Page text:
An easy way to circumvent people who find literature objectionable is to put it all on ebooks. (Not really something I’m suggesting, just a nice segue.) Speaking of ebooks… (see what I did there?) Digital book sales continue to climb according to BookStats. By how much? In 2010 ebook sales represented 6.7% of trade sales. In 2011, it’s 16%. Wow. Many authors are jumping on that bandwagon, but interestingly, some are established authors. Michael Thomas Ford, author of over 60 books is going indie for his next novel, and to do so he’s raising money through an Indiegogo campaign. Check it out. Only contributors are going to get this limited edition book, so if you want it… pony up. I love this idea.

Someone just discovered that 55% of YA sales are from adults who buy it for themselves. (Those of us who have been buying YA and aren’t under 18 have this to say: honey, this is not news.) Speaking of childish, ever wondered what would have happened to Disney’s evil villains if they’d actually won? Yeah me neither. But someone did. Enjoy it before Disney’s lawyers pull it off the web.

And I just found this awesome video of authors talking about their banned books.

Enjoy your weekend, everyone!

This week in writing… poetry & letters edition

It’s National Poetry Month! Spring is in the air, and everyone’s inspired. I wish I could put a poem here, but I suck at that, so let’s just dig in…

Jane Yolen has tips on writing poetry over at Katie Davis’ blog.

On April 21st, the Postal Service will honor 20th century poets with their own stamps!

The 2012 Lee Bennett Hopkins Poetry Award winner and honoree has been announced.

Maybe you’re just looking for the best prose out there… Bank Street has you covered with the best books of 2012 from infant to YA.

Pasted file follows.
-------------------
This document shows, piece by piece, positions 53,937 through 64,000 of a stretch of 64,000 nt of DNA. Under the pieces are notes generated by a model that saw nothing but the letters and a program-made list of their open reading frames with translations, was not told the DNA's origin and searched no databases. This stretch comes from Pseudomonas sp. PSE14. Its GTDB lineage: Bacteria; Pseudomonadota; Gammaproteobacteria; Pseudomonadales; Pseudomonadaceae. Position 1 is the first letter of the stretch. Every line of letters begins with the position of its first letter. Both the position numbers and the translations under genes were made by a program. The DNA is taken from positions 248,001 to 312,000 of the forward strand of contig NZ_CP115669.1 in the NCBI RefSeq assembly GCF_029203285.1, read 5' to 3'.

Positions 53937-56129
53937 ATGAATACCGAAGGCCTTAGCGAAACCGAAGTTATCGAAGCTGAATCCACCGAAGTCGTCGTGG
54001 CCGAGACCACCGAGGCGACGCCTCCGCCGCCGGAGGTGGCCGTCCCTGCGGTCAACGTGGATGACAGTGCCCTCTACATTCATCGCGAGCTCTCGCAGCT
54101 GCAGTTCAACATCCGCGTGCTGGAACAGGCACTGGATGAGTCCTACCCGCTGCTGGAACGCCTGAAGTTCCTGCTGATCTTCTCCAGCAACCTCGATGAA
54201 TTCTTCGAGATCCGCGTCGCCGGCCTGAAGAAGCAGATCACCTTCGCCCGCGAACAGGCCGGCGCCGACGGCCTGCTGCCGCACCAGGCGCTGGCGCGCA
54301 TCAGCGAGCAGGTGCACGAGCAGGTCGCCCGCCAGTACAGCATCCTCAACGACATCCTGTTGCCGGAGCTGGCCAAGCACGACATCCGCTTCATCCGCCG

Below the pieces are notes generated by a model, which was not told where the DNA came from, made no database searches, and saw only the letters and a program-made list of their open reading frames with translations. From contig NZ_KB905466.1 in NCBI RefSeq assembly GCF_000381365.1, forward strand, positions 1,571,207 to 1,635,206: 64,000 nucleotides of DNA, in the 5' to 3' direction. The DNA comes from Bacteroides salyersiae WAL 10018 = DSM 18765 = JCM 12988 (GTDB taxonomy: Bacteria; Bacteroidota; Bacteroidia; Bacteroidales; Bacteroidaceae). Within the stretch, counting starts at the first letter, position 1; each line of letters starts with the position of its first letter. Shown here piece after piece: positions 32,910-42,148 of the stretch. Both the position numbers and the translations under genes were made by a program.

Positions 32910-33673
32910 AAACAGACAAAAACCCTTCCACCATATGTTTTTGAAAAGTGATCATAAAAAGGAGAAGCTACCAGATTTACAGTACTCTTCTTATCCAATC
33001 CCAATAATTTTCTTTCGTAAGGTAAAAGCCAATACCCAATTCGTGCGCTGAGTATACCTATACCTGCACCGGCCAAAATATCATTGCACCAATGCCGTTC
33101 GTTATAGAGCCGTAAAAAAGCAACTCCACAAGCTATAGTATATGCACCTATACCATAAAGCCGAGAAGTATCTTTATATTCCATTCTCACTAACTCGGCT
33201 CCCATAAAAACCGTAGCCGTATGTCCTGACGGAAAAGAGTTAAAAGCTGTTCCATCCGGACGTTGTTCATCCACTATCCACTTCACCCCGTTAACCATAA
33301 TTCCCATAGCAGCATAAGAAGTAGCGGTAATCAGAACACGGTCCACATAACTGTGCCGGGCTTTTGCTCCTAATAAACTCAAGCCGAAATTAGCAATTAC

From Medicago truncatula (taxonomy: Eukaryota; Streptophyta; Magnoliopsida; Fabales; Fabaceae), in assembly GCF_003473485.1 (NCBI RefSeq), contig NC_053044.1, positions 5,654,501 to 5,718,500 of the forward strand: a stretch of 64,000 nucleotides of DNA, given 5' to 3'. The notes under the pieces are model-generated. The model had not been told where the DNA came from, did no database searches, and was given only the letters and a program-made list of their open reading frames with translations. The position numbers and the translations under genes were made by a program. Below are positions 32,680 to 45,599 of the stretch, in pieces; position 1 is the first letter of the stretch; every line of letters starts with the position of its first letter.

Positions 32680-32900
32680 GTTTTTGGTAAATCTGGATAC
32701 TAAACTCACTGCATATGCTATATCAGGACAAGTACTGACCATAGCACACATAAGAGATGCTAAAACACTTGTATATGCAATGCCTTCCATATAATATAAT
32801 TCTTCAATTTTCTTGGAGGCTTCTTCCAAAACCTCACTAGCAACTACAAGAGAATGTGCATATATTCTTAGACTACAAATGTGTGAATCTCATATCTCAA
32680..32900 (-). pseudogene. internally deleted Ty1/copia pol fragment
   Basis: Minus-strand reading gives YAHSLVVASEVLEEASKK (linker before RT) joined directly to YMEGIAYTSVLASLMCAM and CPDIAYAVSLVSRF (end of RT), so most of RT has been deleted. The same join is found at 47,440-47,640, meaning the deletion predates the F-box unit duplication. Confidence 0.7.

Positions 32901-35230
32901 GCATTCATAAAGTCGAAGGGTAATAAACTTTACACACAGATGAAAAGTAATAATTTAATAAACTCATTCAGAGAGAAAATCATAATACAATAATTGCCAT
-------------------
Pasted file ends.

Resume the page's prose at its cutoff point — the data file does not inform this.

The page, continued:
Over in the UK, the Roald Dahl museum has now opened up an exhibit that includes his writing hut. Man, I want one of those!

Have you seen this letter from Kurt Vonnegut to the head of a school board who ordered his books to be burned in the school furnace?

In news of nicer letters, there’s this book of letters C.S. Lewis wrote to children.

There are a couple of new ventures to report. The people behind One Story have now launched a new magazine, One Teen Story for older readers. They are now accepting short stories for their first year of publication. Also, author Marissa Moss is launching her own publishing company, Creston Books.

Dahl in his Writing Hut

Just as the DOJ, Apple and the big 6 start making decisions about their suit, Amazon cuts ebook prices. This will further separate them from the pack, and put them firmly ahead of their competition. I wonder what Barnes & Noble’s response will be, if any. (Oh wait. They’ve updated their Simple Touch with a GlowLight. OK, that’s a handy feature, but is that enough?) Meanwhile, in the Department of Justice suit, three are settling while three more are standing up to fight, saying that there was no collusion on their part to set the prices of ebooks. And on the other end of the spectrum, the ebook version of J.K. Rowling’s new adult novel will be priced at about $20. What the muggle?

With all the fur and feathers flying, some publishers are trying to squeeze out Amazon by not signing contracts with them. (How do we feel about this, authors?)

If you think that ebook pricing doesn’t affect you because you’re only a reader, you’re mistaken.  A consumer advocate group has calculated that the pricing fix will actually cost each of us about $200 more this year. I know what you’re thinking. You’re just going to get your ebooks from the library. Well hold that thought. Libraries and publishers are still fighting. In fact a group of 25 libraries in Connecticut recently voted to boycott Random House.

Bah humbug, you say? Who cares about ereaders and ebooks you say? Well, it seems that people who use electronic devices to read, read more than those who only read on print. I bet the divide will keep growing.